City Guide: Samara, Russia

Discover Sun, Sand, and Surf On the Banks of the River Volga

Fast Facts

Located in Russia's southeastern territories, 53°14´N 50°10´E, the city of Samara boasts a population of approximately 160,000,000.

Samara, known as Kuybyshev from 1935 to 1991, lies on the banks of the Volga River. Founded in 1586 as a defensive outpost, it soon developed into a major trading center for the whole of the Volga region in Russia's southeastern territories, and today is noted for its contributions to industry, including the automotive industry, railroad equipment manufacturing, and the aerospace industry. It is also central to the European Russian transportation network.

An Eye for History

Samara was founded in 1536 as a defensive port. It rapidly developed into a center for trade due to its central location in the Volga region. The principle trading was for grain, but as the industrial capacity of Russia and the rest of the world continued to develop, Samara became a center for the production of motor vehicles, chemicals, candies, and metals. It was also, during the Cold War, an important location for the aerospace industry. It was a closed city through most of the 1960s, 1970s, and 1980s, until the collapse of the Soviet Union in 1991.

During World War II, Stalin named Samara the provincial capital of the Soviet Union from 1941 to 1943. Moscow was under siege by the Germans and at risk of being occupied. Evidence of Samara's significance during wartime resonates in the remains of Stalin's Bunker, now a museum.

In 1941, sworn to complete secrecy, a team of more than 500 metro builders from Moscow were brought to Samara to construct a bunker, a shaft 8-meters in diameter and 37-meters deep, leading down to the entrance. If it were not so difficult to get into, this Bunker would certainly be Samara's most popular tourist attraction, although Stalin himself never used it. Inside the bunker, perfectly in tack, is a conference hall, a number of offices for the leaders of the Kremlin, a number of living rooms, and a dining room.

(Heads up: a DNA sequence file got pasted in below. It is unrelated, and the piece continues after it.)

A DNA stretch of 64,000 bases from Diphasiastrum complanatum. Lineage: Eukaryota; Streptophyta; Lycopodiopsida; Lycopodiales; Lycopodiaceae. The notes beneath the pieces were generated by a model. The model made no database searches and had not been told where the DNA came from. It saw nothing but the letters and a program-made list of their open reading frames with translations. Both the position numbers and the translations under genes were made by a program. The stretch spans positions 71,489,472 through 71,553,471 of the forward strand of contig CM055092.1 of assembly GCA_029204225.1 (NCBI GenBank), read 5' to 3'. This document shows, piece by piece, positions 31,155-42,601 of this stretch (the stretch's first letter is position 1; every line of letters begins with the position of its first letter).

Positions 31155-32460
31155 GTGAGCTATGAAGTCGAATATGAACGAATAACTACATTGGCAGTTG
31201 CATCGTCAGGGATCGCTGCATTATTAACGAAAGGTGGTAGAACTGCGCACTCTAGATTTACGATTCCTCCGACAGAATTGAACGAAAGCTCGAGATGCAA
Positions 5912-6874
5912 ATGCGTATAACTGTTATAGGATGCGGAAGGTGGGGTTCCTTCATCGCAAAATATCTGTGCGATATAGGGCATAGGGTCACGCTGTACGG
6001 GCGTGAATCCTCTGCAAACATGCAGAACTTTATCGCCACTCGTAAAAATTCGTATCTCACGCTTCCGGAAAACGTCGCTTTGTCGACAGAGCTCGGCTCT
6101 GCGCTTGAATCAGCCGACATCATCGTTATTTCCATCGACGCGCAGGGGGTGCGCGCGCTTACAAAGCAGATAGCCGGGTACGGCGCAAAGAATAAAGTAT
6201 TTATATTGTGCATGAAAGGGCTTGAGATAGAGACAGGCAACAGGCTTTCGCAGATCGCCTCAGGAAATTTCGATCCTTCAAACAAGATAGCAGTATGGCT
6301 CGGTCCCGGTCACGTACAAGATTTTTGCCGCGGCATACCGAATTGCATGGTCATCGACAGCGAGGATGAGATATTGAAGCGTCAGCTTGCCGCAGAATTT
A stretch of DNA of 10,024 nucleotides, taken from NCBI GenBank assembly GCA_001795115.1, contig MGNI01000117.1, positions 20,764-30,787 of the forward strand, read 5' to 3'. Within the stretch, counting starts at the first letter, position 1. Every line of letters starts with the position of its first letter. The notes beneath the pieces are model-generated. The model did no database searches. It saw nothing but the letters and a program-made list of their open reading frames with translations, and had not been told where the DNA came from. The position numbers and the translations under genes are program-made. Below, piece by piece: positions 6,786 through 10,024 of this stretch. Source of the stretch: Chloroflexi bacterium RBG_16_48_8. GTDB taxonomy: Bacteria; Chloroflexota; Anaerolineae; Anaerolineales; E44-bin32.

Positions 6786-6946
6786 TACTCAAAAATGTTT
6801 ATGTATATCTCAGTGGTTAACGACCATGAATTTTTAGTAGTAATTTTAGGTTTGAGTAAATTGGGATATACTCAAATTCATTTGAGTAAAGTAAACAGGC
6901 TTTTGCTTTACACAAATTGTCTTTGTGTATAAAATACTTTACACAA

Out and About

While Samara isn't the best town for so called "hardcore" sightseers, there is plenty of interest within the city limits. A stroll up and down the city streets can be rewarding by itself; many are lined with old-fashioned wooden houses and spotted with the occasional scenic park.

Places of interest are:

  1. Ploshchad Slavy and the Monument of Glory

    The Ploshchad Slavy is Samara's official memorial to World War II. The memorial square offers by far the best views of the Volga. The Monument of Glory, located in the same area, is a testament to the contribution of Samara's aviation workers during World War II. Note the wings on the 13ft figure standing atop the 40ft pedestal.

  2. St George Cathedral

    By the north-eastern corner of Ploshchad Slavy is the small but appealing cathedral dedicated to St George. Built in 2001, the cathedral structure seen today was constructed to honor the original cathedral that stood on the site, which was destroyed during the Communist era. Entrance to the church is free.

  3. Iversky Women's Monastery, Volzhsky Prospekt, #1.

    This impressive monastery was founded in 1850 and housed as many as 500 nuns. Facing the Volga, the building includes several chapels, a 70 meter belfry, and accommodation for a considerable number. Much of the structure was created during the late 19th and early 20th century, although the monastery was officially closed in 1925 so that the building could be used to house workers from the Zhigulevsky Brewery, which is across the street.

    The monastery reopened in 1991 and has undergone considerable refurbishment and redecoration since.

  4. The Alabin Samara Regional History Museum, Frunze Ul., #159.

    Tel: 233-2498. Open Tues-Sun 10-18

    The largest and most comprehensive museum in Samara, the Alabin Samara Regional history Museum contains displays on just about everything that has a connection to Samara and the surrounding Volga regions; everything from dinosaur bones found in the area to the World War II efforts and the workers of the Soviet era.

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